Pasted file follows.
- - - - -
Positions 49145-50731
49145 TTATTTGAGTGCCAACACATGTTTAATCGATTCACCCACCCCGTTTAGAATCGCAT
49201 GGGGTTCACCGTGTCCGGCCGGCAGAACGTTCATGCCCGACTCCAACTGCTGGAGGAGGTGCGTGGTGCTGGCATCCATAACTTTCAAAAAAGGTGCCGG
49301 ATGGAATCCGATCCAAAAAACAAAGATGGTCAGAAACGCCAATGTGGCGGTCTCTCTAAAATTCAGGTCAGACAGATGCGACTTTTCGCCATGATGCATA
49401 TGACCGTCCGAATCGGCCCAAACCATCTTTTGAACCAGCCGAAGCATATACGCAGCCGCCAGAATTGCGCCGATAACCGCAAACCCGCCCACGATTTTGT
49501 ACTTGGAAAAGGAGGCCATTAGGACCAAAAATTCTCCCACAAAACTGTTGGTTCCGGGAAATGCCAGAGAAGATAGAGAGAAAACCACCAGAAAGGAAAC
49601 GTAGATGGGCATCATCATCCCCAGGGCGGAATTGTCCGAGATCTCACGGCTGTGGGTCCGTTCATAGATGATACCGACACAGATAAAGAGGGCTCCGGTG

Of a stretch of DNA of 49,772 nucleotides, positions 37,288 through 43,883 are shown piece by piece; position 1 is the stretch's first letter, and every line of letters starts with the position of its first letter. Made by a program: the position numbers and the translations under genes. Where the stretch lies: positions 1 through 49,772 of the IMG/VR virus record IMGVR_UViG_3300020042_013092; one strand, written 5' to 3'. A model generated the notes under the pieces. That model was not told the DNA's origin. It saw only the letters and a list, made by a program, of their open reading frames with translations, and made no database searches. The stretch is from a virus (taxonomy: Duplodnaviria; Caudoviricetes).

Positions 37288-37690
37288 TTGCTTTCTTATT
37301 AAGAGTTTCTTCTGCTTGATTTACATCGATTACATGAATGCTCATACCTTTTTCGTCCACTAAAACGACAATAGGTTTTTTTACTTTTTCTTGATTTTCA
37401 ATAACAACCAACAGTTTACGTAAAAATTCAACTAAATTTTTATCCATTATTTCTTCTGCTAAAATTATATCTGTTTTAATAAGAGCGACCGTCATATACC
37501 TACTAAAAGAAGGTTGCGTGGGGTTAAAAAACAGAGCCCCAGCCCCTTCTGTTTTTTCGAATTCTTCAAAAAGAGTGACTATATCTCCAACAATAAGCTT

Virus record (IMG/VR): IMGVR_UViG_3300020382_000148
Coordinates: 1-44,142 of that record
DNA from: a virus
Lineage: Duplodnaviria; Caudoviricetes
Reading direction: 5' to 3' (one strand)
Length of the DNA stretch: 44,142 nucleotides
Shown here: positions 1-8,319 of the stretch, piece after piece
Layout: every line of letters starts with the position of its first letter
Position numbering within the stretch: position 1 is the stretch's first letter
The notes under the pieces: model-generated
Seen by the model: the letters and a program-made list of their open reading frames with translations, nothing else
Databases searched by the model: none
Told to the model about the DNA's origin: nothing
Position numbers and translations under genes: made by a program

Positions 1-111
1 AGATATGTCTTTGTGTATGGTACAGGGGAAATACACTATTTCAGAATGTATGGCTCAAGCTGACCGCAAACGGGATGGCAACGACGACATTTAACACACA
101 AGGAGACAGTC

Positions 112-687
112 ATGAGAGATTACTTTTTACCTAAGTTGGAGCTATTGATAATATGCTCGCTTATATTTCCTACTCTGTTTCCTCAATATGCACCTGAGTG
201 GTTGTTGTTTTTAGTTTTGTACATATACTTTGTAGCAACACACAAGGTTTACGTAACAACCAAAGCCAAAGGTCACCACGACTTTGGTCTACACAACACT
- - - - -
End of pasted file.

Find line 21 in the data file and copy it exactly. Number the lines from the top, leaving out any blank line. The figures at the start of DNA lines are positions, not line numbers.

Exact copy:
Layout: every line of letters starts with the position of its first letter